9 Charged In L.A. Election Fraud Scheme Where Homeless Were Paid With Cigarettes And Cash

A homeless person sleeps on the street in Skid Row, downtown Los Angeles, California on October 16, 2018. - Unsanitary conditions of street encampments for the homeless population is believed to have contributed to a recent outbreak of Typhus, a bacterial
FREDERIC J. BROWN/AFP/Getty Images

Nine people have been criminally charged after a Los Angeles election fraud scheme was busted by undercover officers.

Hundreds of homeless people on skid row were targeted and given cash and cigarettes in exchange for fraudulent signatures on voter registration forms or ballot initiatives this year and during the 2016 election cycle, reports the Los Angeles Times.

"They paid individuals to sign the names," said LAPD officer Deon Joseph of the defendants. "That's an assault on our democracy."

In Los Angeles, you can earn up to $6 a signature on proposed ballot initiatives. "People hired to help qualify initiatives for the ballot are often paid per signature collected, typically $1 to $2, but officials said a recent slew of proposed ballot initiatives had pushed the rate as high as $6 a signature," says the report. You cannot, however, pay people for signatures.

Such election fraud schemes aren't "widespread" within the state, Joseph said, though he did note that skid row can be especially susceptible to such malice.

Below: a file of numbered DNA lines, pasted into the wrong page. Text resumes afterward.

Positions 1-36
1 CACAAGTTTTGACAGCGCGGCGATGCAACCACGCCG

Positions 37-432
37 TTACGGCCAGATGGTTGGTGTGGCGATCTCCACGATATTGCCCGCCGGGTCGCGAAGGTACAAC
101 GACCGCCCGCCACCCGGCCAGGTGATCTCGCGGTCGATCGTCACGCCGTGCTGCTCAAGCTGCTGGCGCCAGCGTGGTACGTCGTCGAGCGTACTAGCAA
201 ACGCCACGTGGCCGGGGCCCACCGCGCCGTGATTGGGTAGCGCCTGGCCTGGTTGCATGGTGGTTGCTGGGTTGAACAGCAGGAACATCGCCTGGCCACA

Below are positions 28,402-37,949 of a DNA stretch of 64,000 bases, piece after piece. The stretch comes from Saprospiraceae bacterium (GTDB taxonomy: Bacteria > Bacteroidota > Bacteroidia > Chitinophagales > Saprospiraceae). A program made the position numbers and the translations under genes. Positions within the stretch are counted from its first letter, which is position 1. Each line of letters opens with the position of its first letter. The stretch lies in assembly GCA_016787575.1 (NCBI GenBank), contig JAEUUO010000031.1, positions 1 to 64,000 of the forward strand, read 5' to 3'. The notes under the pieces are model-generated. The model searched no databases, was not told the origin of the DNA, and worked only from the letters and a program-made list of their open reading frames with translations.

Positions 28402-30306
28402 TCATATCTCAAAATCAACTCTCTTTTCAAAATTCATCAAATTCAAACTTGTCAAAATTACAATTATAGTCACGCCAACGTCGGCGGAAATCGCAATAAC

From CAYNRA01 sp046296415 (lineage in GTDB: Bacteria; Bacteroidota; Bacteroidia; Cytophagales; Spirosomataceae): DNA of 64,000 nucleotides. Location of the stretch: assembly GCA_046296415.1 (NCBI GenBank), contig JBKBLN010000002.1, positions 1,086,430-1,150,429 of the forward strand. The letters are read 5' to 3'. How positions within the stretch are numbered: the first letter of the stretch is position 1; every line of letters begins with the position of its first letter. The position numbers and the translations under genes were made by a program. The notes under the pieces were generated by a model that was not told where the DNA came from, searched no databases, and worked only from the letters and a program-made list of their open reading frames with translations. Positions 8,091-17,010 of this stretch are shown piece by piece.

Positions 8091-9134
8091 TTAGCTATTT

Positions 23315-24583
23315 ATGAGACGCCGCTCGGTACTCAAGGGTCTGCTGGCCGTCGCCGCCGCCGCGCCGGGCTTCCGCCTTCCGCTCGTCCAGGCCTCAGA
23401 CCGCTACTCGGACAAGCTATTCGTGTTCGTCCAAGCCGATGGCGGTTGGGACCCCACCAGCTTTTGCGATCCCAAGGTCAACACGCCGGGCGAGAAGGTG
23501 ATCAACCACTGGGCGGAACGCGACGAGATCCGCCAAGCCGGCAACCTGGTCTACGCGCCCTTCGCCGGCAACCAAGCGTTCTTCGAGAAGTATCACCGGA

In one apparent scheme, allegedly perpetrated by 38-year-old Kirkland Kauzava Washington, a table was set up right outside a homeless shelter. The Times reports:

Los Angeles police Capt. Marc Reina said officials used undercover officers and security camera video before arresting Kirkland Kauzava Washington, 38, one of the nine individuals charged by prosecutors. Washington allegedly set up a card table outside the Midnight Mission, where homeless people line up for meals and shelter, Reina said.

"Two other people arrested at the same time as Washington were either homeless or living in a single-room-occupancy apartment on skid row, but neither of them were among the nine defendants charged by L.A. County prosecutors," notes the Times. In fact, zero homeless people were charged in the bust.

"We didn't charge any homeless people," district attorney spokeswoman Shiara Davila-Morales said.

L.A. County elections chief Dean Logan said he was worried about "any activity that causes voters to lose faith in the process."

The nine defendants — Washington, Harold Bennett, 53, Louis Thomas Wise, 36, Richard Howard, 62, Rose Makeda Sweeney, 42, Christopher Joseph Williams, 59, Jakara Fati Mardis, 35, Norman Hall, 61, and Nickey Demelvin Huntley, 44, — were charged with crimes including voter fraud, circulating a petition with fake names, and registering a fictitious person.

If convicted, they could face up to four years and eight months behind bars.

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